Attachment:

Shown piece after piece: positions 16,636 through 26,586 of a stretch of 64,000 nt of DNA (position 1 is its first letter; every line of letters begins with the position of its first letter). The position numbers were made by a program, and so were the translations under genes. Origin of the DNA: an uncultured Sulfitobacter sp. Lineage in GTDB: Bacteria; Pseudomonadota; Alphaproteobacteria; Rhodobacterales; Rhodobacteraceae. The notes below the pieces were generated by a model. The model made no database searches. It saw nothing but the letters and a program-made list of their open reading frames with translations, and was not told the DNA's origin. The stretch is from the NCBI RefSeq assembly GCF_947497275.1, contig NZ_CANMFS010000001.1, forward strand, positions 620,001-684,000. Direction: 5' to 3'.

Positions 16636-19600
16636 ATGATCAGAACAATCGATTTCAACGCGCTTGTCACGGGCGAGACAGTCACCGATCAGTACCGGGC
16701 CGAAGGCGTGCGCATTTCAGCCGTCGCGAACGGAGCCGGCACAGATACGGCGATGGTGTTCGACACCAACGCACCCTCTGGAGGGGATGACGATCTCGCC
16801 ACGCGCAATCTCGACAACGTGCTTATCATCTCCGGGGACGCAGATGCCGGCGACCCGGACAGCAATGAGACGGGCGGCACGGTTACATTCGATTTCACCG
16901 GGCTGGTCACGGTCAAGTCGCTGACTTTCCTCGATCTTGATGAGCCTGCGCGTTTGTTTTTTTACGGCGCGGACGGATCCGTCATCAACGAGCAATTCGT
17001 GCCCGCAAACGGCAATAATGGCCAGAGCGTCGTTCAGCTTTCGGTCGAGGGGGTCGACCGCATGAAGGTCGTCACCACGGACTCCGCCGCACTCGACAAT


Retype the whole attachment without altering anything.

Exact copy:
Shown piece after piece: positions 16,636 through 26,586 of a stretch of 64,000 nt of DNA (position 1 is its first letter; every line of letters begins with the position of its first letter). The position numbers were made by a program, and so were the translations under genes. Origin of the DNA: an uncultured Sulfitobacter sp. Lineage in GTDB: Bacteria; Pseudomonadota; Alphaproteobacteria; Rhodobacterales; Rhodobacteraceae. The notes below the pieces were generated by a model. The model made no database searches. It saw nothing but the letters and a program-made list of their open reading frames with translations, and was not told the DNA's origin. The stretch is from the NCBI RefSeq assembly GCF_947497275.1, contig NZ_CANMFS010000001.1, forward strand, positions 620,001-684,000. Direction: 5' to 3'.

Positions 16636-19600
16636 ATGATCAGAACAATCGATTTCAACGCGCTTGTCACGGGCGAGACAGTCACCGATCAGTACCGGGC
16701 CGAAGGCGTGCGCATTTCAGCCGTCGCGAACGGAGCCGGCACAGATACGGCGATGGTGTTCGACACCAACGCACCCTCTGGAGGGGATGACGATCTCGCC
16801 ACGCGCAATCTCGACAACGTGCTTATCATCTCCGGGGACGCAGATGCCGGCGACCCGGACAGCAATGAGACGGGCGGCACGGTTACATTCGATTTCACCG
16901 GGCTGGTCACGGTCAAGTCGCTGACTTTCCTCGATCTTGATGAGCCTGCGCGTTTGTTTTTTTACGGCGCGGACGGATCCGTCATCAACGAGCAATTCGT
17001 GCCCGCAAACGGCAATAATGGCCAGAGCGTCGTTCAGCTTTCGGTCGAGGGGGTCGACCGCATGAAGGTCGTCACCACGGACTCCGCCGCACTCGACAAT